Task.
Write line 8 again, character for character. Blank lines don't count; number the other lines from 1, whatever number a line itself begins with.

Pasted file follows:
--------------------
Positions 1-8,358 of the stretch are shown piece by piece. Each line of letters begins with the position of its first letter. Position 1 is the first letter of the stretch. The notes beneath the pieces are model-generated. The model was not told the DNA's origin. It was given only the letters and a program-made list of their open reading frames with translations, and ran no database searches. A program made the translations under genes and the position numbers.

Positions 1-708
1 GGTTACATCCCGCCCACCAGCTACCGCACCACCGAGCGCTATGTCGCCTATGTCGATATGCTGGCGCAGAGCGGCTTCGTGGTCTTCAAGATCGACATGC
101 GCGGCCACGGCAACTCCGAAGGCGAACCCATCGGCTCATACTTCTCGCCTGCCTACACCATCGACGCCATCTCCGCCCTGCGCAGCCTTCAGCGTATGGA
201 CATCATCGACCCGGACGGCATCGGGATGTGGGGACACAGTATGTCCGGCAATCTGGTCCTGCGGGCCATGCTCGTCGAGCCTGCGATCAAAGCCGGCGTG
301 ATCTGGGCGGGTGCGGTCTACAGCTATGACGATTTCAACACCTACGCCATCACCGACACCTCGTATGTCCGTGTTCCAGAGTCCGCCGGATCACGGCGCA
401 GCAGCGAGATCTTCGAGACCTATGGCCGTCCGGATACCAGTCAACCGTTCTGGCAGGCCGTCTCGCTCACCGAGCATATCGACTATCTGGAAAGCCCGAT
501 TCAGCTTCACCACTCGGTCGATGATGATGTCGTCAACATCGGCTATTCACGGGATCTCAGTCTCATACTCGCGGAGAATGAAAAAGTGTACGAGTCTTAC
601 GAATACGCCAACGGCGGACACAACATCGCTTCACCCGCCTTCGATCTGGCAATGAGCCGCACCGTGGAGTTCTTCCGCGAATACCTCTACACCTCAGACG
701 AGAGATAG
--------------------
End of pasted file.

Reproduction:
501 TCAGCTTCACCACTCGGTCGATGATGATGTCGTCAACATCGGCTATTCACGGGATCTCAGTCTCATACTCGCGGAGAATGAAAAAGTGTACGAGTCTTAC